On an almost daily basis we are all inundated with coupons – 10 per cent off this, that, and the other – that we sometimes remember to use. But there’s a group of people out there who take part in “extreme couponing,” a gang that seem to have the discipline to make maximum use of this everyday savings tool.

An article in the Globe and Mail describes the world of extreme couponing as “a no-holds-barred pursuit of savings that has earned itself a weekly TV series and countless obsessive Internet followers who strive to maximize their savings at the checkout by spotting the best sales and by hoarding coupons.”

It takes work, the article notes. In the piece, a woman called Aimee Geroux, who has her own blog called Extreme Couponing Mom, says she has walked out of stores with $300 worth of goods that cost her $20 of her own money.  She tells the Globe that she totes a binder full of coupons when she goes shopping, but also employs “price matching.” That’s when stores match the sale price from other stores – you get a lower price if you can show the flyer, the article notes. Another trick is the “scanning code of practice,” the article says. If the item’s price on the shelf is more than the scanner says, you can get it for much less, even free, the article notes.

If you don’t feel like cutting coupons out of flyers and newspapers, there are online sites that can save you a lot of trouble. The Balance Every Day blog lists 11 Canadian sites that give you access to savings coupons and other deals.

If you like shopping online, going through the E-bates portal first gives you automatic discounts that are mailed to you by cheque every couple of months.

Like everything else that’s good for you – exercise, proper eating, and balancing the budget – extreme couponing requires commitment. Sue Neal of Investors Group recommends putting all your savings in a fund, the Globe article notes. “Now you can really see the savings you’re making,” Neal said. “It could actually get you more excited about using the coupons.”

It’s also a great way to save some money for retirement. Maybe some of your coupon coinage can be directed to your Saskatchewan Pension Plan account – visit SPP to find out how.

Written by Martin Biefer
Martin Biefer is Senior Pension Writer at Avery & Kerr Communications in Nepean, Ontario. After a 35-year career as a reporter, editor and pension communicator, Martin is enjoying life as a freelance writer. He’s a mediocre golfer, hopeful darts player and beginner line dancer who enjoys classic rock and sports, especially football. He and his wife Laura live with their Sheltie, Duncan, and their cat, Toobins. You can follow him on Twitter – his handle is @AveryKerr22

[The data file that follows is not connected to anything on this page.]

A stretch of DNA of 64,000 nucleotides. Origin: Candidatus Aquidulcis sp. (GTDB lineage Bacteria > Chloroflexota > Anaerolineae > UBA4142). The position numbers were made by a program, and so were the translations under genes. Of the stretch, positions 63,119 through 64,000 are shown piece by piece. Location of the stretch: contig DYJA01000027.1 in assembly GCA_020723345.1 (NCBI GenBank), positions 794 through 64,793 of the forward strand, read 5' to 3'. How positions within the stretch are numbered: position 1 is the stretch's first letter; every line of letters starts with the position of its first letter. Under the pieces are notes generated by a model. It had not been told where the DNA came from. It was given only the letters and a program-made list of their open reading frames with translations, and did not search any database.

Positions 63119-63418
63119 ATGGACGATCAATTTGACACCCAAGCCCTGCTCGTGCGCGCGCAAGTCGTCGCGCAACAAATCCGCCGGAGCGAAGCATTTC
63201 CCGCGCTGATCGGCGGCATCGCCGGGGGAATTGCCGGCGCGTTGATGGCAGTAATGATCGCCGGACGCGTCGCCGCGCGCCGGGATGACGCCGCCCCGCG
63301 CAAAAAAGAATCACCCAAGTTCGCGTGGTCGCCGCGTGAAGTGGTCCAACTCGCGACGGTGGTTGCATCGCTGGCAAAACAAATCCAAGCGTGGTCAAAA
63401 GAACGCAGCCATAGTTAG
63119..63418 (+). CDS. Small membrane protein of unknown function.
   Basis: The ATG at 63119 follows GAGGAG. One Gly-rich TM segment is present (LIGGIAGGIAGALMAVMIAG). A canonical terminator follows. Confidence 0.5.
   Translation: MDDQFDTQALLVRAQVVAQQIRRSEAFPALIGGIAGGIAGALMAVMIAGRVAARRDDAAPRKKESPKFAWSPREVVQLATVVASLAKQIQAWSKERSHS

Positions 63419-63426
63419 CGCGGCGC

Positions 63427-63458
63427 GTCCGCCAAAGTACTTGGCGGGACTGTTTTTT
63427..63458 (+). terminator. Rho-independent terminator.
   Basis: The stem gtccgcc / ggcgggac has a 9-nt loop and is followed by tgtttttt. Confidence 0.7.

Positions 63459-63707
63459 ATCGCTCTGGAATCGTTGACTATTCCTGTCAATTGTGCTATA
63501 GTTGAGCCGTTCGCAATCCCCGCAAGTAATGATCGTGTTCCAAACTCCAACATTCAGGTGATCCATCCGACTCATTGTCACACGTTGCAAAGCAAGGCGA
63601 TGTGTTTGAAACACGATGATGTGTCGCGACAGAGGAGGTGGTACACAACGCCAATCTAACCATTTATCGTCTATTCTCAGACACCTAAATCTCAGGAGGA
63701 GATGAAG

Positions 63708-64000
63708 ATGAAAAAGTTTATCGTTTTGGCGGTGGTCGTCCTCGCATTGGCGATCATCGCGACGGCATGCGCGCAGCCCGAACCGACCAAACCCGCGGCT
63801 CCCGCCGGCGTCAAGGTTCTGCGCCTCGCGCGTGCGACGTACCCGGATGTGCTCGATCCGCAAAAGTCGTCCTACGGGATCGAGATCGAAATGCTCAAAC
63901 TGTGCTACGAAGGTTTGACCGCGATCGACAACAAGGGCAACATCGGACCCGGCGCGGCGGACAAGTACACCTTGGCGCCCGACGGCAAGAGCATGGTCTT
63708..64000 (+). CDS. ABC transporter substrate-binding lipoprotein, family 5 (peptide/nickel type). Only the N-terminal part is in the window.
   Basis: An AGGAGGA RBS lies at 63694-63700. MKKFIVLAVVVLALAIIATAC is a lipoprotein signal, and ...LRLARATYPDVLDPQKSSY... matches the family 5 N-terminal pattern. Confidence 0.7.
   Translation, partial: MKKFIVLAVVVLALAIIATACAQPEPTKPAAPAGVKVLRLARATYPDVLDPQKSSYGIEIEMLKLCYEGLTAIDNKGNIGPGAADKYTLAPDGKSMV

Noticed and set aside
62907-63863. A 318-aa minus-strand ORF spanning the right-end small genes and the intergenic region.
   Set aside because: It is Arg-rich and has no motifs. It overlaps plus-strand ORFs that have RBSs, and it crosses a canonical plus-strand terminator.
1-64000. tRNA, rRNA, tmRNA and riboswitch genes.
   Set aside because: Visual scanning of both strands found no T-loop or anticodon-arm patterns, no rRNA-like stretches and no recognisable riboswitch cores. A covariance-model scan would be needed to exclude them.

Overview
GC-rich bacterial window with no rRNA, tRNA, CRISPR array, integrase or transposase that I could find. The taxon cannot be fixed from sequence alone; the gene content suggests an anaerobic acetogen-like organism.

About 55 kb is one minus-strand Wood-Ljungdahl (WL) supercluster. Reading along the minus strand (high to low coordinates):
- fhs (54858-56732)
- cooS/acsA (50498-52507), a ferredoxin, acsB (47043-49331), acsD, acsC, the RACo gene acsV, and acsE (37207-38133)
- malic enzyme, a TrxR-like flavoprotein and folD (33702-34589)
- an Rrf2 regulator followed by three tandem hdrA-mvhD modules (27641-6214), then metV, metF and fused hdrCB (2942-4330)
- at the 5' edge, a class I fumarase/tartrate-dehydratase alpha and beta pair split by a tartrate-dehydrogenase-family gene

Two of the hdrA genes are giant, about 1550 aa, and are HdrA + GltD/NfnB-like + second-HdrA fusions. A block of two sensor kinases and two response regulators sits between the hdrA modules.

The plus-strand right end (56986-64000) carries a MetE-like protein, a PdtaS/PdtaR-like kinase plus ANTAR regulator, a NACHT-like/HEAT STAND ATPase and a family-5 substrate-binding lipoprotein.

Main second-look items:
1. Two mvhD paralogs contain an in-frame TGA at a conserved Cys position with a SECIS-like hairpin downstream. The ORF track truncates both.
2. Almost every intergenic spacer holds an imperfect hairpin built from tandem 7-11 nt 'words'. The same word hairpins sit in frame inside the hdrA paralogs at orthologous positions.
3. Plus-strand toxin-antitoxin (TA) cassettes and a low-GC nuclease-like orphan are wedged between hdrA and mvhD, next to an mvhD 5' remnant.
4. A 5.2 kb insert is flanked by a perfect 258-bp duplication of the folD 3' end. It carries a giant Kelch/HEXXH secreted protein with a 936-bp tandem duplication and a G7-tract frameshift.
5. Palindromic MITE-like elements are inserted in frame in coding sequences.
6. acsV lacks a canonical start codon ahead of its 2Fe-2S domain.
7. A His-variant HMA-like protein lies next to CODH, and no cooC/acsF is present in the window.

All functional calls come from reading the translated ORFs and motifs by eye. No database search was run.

Aug 13: Best from the blogosphere

A look at the best of the Internet, from an SPP point of view

Canadians living longer – here’s how to avoid running out of money
Retirement is about accumulating savings and then “decumulating” them, or living on them for the rest of your life.

While it’s fairly easy to set a savings goal, the harder part is figuring out how long you’ll live, according to a recent article in the Kitchener-Waterloo Record.

“For planning purposes it is advisable to assume a long life,” the article notes, citing Statistics Canada figures showing that Canada’s life expectancy “ranks among the top in the world.” There are 19.4 per cent more folks aged 85-plus as of 2016 versus 2015, the article notes, and in that same period there has been a 41.3 per cent increase in those aged 100 and older.

“The longer the life, the more likely you will run out of money,” the article warns.

There is a nice way around that problem, called a “longevity risk” in the pension business. You can convert some or all of your savings into an annuity. An annuity will guarantee you a payment amount that will be paid each month for the rest of your life. That way, if you live for a century or longer, you’ll still be getting income.

The Saskatchewan Pension Plan offers an interesting variety of annuities, to find out more, check out their retirement guide.

Some selected sayings about retirement
What is it like to be retired? Save with SPP had a look at The Joy of Being Retired blog, and found a few choice comments.

  • “Gainfully unemployed – and proud of it too.” Charles Baxter, from Feast of Love
  • “The money is no better in retirement but the hours are!” Author unknown
  • “Retirement – when you quit working just before your heart does.” Author unknown
  • To these, we will add a few we’ve heard:
  • “I know I ain’t doing much – doing nothing means a lot to me.” Bon Scott, AC/DC singer
  • “I will be fully retired when the mortgage is.” Anonymous SPP blogger
  • “The older I get, the better I used to be.” Golfer Lee Trevino
Written by Martin Biefer
Martin Biefer is Senior Pension Writer at Avery & Kerr Communications in Nepean, Ontario. After a 35-year career as a reporter, editor and pension communicator, Martin is enjoying life as a freelance writer. He’s a mediocre golfer, hopeful darts player and beginner line dancer who enjoys classic rock and sports, especially football. He and his wife Laura live with their Sheltie, Duncan, and their cat, Toobins. You can follow him on Twitter – his handle is @AveryKerr22

What the pros can tell us about managing money better